[…]

Labour in the UK long ago gave up any pretence at being the party of the marginalised and the vulnerable. Instead, it throws rotten fruit at the SNP when it says what Labour should be sayingAlex Salmond last week painted a handsome picture of what a new Scottish constitution following independence would look like. Every Scot, he said, would have a right to a home and free education. There will be no nuclear weapons. And we’ll decide who we’re fighting and who we’re not. Until Blair, Mandelson, Balls and Miliband hijacked the party, that was what I thought Labour stood for. Now they simply boo and hiss with the Tories and say it can’t be done.

Earlier this month, the UK Treasury declared that, following a period of intense and prolonged analysis of the economic numbers, each of us would be £1 a year worse off in an independent Scotland. Put another way, for £1 a year you will never have to endure the economic privations of a Conservative government ever again. You will not be penalised for being poor or old and nor will you suffer the pain of watching your young boys being killed in illegal wars or occupations.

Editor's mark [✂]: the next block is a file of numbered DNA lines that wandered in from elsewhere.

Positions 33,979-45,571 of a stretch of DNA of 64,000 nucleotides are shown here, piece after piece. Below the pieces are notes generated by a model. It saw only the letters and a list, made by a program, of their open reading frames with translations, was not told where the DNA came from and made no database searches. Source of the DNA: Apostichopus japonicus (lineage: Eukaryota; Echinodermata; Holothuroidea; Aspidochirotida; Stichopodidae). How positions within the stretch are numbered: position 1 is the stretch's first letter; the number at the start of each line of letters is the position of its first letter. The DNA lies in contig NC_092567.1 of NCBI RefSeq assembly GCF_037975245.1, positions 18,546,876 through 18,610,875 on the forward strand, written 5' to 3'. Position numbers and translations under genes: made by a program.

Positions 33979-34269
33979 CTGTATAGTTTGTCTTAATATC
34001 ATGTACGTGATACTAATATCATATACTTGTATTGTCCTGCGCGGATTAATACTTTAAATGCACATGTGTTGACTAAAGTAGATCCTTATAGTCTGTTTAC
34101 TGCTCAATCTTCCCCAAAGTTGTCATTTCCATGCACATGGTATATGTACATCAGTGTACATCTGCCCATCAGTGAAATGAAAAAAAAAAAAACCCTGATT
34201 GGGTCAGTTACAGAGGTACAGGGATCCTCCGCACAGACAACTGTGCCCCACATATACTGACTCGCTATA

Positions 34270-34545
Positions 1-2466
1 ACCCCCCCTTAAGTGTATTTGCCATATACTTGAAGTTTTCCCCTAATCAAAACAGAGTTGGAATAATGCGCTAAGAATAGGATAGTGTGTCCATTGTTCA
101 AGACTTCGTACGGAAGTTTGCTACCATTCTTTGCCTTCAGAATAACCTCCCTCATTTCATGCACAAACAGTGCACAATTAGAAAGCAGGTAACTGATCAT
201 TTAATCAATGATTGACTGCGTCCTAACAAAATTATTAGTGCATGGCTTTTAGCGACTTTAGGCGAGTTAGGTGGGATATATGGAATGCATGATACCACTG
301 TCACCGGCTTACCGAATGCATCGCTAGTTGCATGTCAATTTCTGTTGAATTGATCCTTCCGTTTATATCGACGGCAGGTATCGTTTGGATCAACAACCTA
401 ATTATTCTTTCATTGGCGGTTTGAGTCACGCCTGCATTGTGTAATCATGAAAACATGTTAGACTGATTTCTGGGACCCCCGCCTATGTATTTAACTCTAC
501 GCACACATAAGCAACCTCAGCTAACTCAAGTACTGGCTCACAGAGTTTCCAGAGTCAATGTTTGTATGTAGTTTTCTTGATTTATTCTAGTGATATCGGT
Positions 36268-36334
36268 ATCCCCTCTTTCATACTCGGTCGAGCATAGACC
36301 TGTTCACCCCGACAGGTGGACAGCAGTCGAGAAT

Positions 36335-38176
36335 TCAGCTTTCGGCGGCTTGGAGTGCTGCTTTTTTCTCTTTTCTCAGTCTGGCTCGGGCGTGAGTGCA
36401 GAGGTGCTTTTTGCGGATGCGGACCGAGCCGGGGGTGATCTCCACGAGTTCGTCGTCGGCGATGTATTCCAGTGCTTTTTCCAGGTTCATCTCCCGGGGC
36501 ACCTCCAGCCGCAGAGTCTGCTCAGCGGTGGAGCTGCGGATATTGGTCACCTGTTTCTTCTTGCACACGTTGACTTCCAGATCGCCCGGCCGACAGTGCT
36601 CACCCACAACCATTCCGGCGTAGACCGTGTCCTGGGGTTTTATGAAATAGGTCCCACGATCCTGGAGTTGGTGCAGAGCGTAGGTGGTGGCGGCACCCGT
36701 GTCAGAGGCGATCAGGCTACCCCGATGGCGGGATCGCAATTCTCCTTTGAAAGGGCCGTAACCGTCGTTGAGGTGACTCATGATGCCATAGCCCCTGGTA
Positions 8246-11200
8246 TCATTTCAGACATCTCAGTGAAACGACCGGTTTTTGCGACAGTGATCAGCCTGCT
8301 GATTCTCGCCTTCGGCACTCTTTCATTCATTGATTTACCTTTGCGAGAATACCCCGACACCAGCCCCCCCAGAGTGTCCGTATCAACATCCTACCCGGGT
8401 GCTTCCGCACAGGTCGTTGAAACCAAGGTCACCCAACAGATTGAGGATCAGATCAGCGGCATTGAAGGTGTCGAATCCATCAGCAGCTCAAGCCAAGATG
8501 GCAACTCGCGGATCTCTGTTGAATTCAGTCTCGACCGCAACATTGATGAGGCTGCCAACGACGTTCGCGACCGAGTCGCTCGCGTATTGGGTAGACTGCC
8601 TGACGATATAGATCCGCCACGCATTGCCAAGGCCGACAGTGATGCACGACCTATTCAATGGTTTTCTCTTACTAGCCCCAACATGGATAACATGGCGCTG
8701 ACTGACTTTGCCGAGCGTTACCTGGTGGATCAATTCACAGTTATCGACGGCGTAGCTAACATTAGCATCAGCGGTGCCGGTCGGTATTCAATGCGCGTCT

[…]

With each passing week, it becomes more difficult to support a union that doesn’t really exist anyway. Morally, it may soon become indefensible to remain in a state that rewards corruption and promotes inequality when you have an opportunity to leave it behind.

A Racist Libel

In case you were wondering, over in Scotland the grassroots campaign for a “No to Independence” vote is getting ugly, and racist. Horribly, Labour Party stalwarts are leading the nastiest attacks, fearing that Independence will destroy their power in Scotland. Wings Over Scotland has the details, and an excellent comments thread.

The folks at Wings are capable of doing actual journalism as well as op-eds, as they recently proved by doing what no-one in the British media had thought to do over the question of an independent Scotland’s membership in the EU. Well worth a bookmark if you’re following the Independence debate.

Hogmanay Party Jukebox

In Scotland we call New Year’s “Hogmanay” and it is the occasion for the world’s biggest annual party. If you sober up before the 2nd, you’re doing it wrong. I’d like you all to join me in hoisting a glass or two of “the cratur” – scotch to you – as we toast the new year of 2013 and kick of an Agonist musical party. You know the drill – post a link to your YouTube of your favorite new Year’s party music and your drunken editors will try to imbed the video without crashing the whole site.

And now let’s get this party started. Something bittersweet and personal…

…and a footstomper from the vaults.